Food

Vegan Mexican Food Around the Country

Mexican vegan cuisine is on the rise. Take a look at two veg-only restaurants and a cookbook sure to wow with authentic flavors.

Vegan Mexican food options and restaurants are gaining momentum, and VegNews is lucky enough to be in close vicinity to two of the country’s only solely-vegan Mexican food spots—San Francisco’s Gracias Madre and Berkeley’s Flaco’s. Neither of these eateries serves animal products, so there’s no hunting for veg-friendly options on the menu or making special “no cheese or sour cream, please” requests. And if you can’t trek all the way to Northern California, VN’s 2010 Book of the Year Viva Vegan!: 200 Authentic and Fabulous Recipes for Latin Food Lovers offers dishes to make at home.

Falling for Flaco’s
Antonio Magaña didn’t want to order veggie burritos sans cheese and sour cream over and over anymore (who does?). After being convinced by friends who loved his cooking, he opened a stand at the Berkeley Farmers’ Market called Flaco’s. Soon enough, Magaña gained a loyal following, quit his day job, and devoted his time to creating delicious vegan Mexican fare. Many of his recipes were passed down to him from his mother and grandmother. Magaña notes, “Most dishes had meat, but it wasn’t hard to veganize them, to find what vegetables worked best. Tamales are really good with potatoes, capers, and green olives, for example.” And what did his mother think of all the recipe alterations? “Culturally, older generations have a harder time letting go of meat, but once my mother tried the food, she was convinced,” he says. In 2010, Flaco’s opened its first storefront. Homemade tamales made of organic masa, filled with roasted poblano chiles, pinto beans, and potatoes topped with fresh avocado salsa? That’s a delicious mouthful, whether you’re vegan or not. And those on the East Coast can look forward to Flaco’s without the plane ride, as Magaña has plans to eventually open a restaurant in New York City.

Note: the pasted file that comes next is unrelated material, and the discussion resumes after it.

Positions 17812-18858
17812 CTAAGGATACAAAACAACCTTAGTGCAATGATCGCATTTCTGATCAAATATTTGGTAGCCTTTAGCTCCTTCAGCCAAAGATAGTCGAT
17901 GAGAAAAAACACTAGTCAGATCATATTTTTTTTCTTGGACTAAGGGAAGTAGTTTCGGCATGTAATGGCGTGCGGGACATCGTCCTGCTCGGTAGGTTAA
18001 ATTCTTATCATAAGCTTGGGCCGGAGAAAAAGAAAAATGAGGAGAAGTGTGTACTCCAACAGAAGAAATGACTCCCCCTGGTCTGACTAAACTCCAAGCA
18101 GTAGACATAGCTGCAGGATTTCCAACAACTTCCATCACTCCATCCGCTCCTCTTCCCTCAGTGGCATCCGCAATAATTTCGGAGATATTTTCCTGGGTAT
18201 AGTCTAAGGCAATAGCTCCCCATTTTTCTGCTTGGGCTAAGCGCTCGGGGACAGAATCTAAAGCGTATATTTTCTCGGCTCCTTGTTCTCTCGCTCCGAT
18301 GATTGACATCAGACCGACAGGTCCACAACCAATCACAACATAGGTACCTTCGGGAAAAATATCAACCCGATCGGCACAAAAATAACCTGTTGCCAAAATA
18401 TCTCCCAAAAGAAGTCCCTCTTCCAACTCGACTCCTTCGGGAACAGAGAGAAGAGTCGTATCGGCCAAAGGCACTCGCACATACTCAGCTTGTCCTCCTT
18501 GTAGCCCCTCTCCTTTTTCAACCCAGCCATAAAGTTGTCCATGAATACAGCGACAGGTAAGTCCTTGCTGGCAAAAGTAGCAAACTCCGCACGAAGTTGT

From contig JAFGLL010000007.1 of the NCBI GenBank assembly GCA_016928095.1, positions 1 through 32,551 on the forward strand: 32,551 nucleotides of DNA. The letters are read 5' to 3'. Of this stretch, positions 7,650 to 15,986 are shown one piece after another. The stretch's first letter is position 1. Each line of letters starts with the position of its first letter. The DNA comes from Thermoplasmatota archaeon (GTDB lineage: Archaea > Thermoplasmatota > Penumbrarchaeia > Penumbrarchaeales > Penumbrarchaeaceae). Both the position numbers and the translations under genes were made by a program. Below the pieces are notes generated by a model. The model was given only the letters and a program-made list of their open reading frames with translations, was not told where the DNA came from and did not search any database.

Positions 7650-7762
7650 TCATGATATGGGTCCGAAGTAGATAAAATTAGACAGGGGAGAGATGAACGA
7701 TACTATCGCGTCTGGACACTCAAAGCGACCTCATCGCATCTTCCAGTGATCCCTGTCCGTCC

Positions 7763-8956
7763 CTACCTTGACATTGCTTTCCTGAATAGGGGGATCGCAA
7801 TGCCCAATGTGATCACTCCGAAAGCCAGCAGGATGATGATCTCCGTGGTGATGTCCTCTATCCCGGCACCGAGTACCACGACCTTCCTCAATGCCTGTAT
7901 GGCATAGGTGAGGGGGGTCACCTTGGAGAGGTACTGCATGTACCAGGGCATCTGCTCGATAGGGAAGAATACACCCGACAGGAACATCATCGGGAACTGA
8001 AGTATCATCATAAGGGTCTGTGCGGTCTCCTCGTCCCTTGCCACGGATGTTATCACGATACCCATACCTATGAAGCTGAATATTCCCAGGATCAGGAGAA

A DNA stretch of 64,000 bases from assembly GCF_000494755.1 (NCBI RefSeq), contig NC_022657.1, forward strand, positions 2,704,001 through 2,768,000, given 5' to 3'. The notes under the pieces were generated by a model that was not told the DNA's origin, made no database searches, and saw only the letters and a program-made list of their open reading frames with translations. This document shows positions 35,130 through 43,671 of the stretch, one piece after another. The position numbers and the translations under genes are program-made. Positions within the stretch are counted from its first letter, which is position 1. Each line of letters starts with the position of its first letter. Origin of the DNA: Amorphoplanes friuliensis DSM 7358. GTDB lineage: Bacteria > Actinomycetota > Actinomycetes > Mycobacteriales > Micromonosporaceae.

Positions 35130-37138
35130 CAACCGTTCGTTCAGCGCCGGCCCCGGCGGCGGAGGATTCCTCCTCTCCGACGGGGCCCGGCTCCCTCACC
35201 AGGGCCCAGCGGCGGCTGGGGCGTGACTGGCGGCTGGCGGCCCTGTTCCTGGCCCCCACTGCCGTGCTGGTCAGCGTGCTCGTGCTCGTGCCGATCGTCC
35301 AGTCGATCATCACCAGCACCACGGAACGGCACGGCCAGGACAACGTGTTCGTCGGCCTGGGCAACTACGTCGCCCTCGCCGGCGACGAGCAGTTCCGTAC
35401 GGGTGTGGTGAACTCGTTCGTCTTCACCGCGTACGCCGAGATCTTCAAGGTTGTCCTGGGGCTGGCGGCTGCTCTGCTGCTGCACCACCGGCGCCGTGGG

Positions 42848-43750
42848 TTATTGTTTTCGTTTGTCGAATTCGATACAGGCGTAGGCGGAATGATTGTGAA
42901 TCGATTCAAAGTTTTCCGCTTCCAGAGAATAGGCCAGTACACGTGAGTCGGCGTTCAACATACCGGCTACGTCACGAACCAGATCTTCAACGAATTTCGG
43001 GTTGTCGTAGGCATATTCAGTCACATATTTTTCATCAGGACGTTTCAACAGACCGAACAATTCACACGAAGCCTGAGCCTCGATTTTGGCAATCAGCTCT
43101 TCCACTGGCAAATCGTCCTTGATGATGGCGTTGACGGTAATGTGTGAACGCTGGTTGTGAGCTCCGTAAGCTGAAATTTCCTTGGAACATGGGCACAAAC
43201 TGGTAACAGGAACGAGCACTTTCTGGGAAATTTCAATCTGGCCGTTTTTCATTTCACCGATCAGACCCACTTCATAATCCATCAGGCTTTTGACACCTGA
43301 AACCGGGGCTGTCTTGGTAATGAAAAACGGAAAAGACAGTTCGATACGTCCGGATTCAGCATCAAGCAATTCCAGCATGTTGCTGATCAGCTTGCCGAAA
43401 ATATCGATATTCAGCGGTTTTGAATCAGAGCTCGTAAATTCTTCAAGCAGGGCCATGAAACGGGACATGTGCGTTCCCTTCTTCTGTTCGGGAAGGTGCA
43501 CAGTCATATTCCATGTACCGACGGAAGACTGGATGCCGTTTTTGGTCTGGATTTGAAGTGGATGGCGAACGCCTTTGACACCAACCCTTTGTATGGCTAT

Muchas Gracias
Matthew and Terces Englhart, founders of Gracias Madre (and Café Gratitude), noticed that there was a lack of vegan, organic Mexican food choices in the Bay Area. With Terces’ passion for Mexican cuisine—she makes daily meals for her family using her own corn grinder and tortilla press—the Engelharts opened Gracias Madre in 2010. Most of the ingredients used in the food come straight from the Engelharts’ organic, biodynamic Be Love Farm in Vacaville, Calif., less than a two-hour drive from the restaurant. With a love and desire to “celebrate the richness of Mexican culture and foods that so beautifully shape [its] neighborhood, the Mission,” Gracias Madre’s menu highlights “The Three Sisters” of Mexican cuisine—corn, beans, and squash—along with a variety of seasonal veggies. After a hugely successful first year, Gracias Madre was named VN’s Restaurant of the Year in 2010.

Viva La Veganización!
To say Terry Hope Romero is the queen of vegan Latin food is an understatement. VN contributing columnist and popular cookbook author, Romero assures readers that vegan Mexican food is so much more than burritos and nachos. Initially, she says, “people thought I was crazy to attempt a ‘veganization’ of cuisines that are so heavily associated with meat and dairy products.” Since then, feedback for her Viva Vegan! cookbook has been overwhelmingly positive. The recipes are packed with authentic Latin flavors and highlight naturally vegan ingredients such as tomatoes, avocados, limes, plantains, chile peppers, corn, and beans. The key? “Learn to pick a perfectly ripe avocado. Or at the very least, make sure your produce is the freshest you can afford,” Romero advises. She also believes that eateries are becoming more open to offer their own veg-friendly take on Mexican classics, but if you can’t locate a spot near you, or would prefer making something at home, try out Romero’s Quicker Red Posole with Beans and serve with Essential Roasted Tomatillo Salsa and tortilla chips.

From guacamole to hearty seitan tacos (and let’s not forget the Mexican wedding cookies for dessert), vegan Mexican cuisine is not only coming to a restaurant near you, it’s a cinch to cook at home.

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